WCC Construction Contract Approved

March 14, 2019

Wayne Community College has been given the green light to proceed with its first construction project in more than a decade.

The State Construction Office has authorized the college to proceed with its contract with the “design-build” team of Moseley Architects and Daniels and Daniels Construction Company for a new automotive and collision repair building.

The new 30,000 square-foot building will bring all of the college’s automotive and collision repair classrooms, bays, work rooms, and offices under one roof. They are currently spread through four buildings around a vehicle containment lot.

“I am very happy that the contractor is a Wayne County company and that Daniels and Daniels and Moseley have great synergy and enthusiasm. They hit the ground running,” said WCC President Thomas A. Walker Jr.

Jeremiah Daniels, vice president for business development at Daniels and Daniels Construction Company, watches as Dr. Thomas Walker, Wayne Community College president, signs the contact for design and construction of an automotive and collision repair building.

“To say that we are excited to be a part of this design-build would be an understatement. The impact that this facility will have on our community gives this project special meaning to our entire team at Daniels and Daniels. We all know first-hand what Wayne Community College means for Goldsboro and Wayne County,” said Jeremiah Daniels, vice president for business development at Daniels and Daniels.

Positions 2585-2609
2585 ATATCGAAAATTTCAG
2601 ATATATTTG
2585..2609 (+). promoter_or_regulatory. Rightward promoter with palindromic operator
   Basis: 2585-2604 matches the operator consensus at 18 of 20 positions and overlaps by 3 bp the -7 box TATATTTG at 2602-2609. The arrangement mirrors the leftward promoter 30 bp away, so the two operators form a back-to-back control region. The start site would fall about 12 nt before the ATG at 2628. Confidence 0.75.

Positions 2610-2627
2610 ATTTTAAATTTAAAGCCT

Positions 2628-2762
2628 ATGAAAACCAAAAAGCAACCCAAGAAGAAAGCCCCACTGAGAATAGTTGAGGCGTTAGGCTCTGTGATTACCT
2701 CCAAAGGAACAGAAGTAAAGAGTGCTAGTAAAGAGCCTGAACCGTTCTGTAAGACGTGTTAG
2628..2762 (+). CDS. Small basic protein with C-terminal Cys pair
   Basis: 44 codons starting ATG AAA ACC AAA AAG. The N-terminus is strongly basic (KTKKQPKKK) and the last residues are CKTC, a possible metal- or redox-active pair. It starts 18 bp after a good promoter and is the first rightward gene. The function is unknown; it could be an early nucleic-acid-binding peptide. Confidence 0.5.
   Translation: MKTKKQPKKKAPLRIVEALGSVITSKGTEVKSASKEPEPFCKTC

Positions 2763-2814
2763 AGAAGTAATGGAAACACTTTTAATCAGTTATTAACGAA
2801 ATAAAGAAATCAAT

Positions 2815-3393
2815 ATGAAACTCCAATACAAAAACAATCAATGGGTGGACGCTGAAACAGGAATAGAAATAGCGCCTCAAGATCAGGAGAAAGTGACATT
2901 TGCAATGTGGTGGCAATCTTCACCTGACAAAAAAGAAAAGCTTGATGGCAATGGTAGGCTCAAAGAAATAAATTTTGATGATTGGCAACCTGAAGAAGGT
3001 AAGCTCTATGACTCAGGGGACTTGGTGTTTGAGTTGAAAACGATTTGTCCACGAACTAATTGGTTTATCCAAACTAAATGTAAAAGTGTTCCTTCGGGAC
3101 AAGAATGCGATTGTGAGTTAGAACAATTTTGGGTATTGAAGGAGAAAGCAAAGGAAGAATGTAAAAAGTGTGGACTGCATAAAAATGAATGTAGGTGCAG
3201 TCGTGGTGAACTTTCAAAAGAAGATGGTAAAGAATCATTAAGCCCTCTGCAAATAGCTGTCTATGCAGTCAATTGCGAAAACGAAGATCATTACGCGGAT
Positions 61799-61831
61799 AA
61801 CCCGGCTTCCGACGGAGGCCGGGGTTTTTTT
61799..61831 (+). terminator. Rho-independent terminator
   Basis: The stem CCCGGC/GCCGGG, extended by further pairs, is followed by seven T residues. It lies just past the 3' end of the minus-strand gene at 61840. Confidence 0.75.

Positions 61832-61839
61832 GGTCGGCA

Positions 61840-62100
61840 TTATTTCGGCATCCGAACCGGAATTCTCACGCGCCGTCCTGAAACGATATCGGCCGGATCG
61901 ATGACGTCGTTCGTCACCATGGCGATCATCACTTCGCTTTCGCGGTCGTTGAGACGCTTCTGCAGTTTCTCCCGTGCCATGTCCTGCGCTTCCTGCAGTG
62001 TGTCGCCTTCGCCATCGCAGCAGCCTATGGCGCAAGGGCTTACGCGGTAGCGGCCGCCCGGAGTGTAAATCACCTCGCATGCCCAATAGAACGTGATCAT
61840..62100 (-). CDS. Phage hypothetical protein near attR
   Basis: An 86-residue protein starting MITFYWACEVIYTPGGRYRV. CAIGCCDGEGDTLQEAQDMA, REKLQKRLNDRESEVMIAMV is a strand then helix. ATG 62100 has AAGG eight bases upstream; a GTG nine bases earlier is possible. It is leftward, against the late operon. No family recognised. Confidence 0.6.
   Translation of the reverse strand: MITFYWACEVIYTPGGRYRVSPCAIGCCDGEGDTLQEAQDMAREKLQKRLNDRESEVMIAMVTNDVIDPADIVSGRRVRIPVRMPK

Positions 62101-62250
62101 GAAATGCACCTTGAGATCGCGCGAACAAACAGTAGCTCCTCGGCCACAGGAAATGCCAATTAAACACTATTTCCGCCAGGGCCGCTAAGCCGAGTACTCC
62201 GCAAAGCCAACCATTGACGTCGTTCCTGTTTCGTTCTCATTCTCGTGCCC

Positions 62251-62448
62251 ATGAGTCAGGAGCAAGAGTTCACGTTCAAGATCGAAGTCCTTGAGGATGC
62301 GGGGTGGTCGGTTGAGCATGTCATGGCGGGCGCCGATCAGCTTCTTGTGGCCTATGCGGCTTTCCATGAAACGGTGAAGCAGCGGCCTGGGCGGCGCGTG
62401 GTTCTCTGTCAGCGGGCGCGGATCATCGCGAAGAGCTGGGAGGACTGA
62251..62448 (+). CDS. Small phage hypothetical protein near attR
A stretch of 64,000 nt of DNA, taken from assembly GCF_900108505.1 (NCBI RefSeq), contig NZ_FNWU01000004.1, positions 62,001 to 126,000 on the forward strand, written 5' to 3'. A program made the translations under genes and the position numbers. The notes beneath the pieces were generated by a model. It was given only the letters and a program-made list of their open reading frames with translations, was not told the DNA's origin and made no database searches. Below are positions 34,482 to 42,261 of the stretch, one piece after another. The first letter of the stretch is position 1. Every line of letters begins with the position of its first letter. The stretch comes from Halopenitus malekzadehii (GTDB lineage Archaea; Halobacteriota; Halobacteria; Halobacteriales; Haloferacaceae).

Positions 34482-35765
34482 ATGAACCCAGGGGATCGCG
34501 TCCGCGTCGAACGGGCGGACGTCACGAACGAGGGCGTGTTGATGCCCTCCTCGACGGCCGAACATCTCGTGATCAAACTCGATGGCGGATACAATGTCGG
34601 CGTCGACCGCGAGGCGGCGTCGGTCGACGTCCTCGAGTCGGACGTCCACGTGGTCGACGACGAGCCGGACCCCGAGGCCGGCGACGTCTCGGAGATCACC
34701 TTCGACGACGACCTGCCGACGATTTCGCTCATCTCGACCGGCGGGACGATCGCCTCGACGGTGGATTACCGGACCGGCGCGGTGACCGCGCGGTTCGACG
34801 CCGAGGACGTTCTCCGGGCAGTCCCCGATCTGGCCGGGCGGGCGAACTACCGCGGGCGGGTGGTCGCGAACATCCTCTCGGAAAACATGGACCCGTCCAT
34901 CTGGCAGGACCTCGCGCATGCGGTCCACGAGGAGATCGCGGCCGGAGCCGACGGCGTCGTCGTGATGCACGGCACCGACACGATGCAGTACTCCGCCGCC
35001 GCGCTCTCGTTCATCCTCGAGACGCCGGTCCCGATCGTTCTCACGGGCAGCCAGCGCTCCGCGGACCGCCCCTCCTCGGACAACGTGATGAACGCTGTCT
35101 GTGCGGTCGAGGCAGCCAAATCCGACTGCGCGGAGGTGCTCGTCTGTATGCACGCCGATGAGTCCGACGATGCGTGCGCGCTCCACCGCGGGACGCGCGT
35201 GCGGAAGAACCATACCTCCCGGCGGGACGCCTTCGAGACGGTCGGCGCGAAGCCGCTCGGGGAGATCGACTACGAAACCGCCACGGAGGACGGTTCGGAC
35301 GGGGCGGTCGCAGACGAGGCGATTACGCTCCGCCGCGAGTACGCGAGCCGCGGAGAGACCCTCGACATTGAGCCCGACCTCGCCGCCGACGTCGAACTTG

Bradley Lockwood, vice president with Moseley, concurred. “We are proud to be a part of this exciting collaboration with Wayne Community College. Our design-build team is focused on creating a vibrant and cost-effective facility that will help prepare WCC students for the workforce and attract new businesses to Wayne County. The new Automotive Collision Repair Building will undoubtedly be a facility the entire community will be proud of,” he said.

“Through the design-build delivery method, we will be able to recognize ownership in the process and provide value to the project from the very beginning. We are well underway already, and together with Wayne Community College and our design partner Moseley Architects, we are looking forward to a successful collaboration,” Daniels said.

Architect, contractor, and college personnel are meeting weekly to create a construction-ready plan. The goal is to have a schematic design package completed by the end of this month.

Construction is expected to begin early in the fall 2019 semester and be completed the following fall.

Dr. Ernie White, dean of WCC’s Applied Technologies Division (left), consults with Craig Foucht, executive director of the Wayne Business and Industry Center and former chair of the college’s transportation department, during a meeting between architect, contractor, and college personnel.

“We are excited about where we are,” said Dr. Ernie White, dean of WCC’s Applied Technologies Division. The Automotive Systems Technology and Collision Repair and Refinishing programs are part of his division.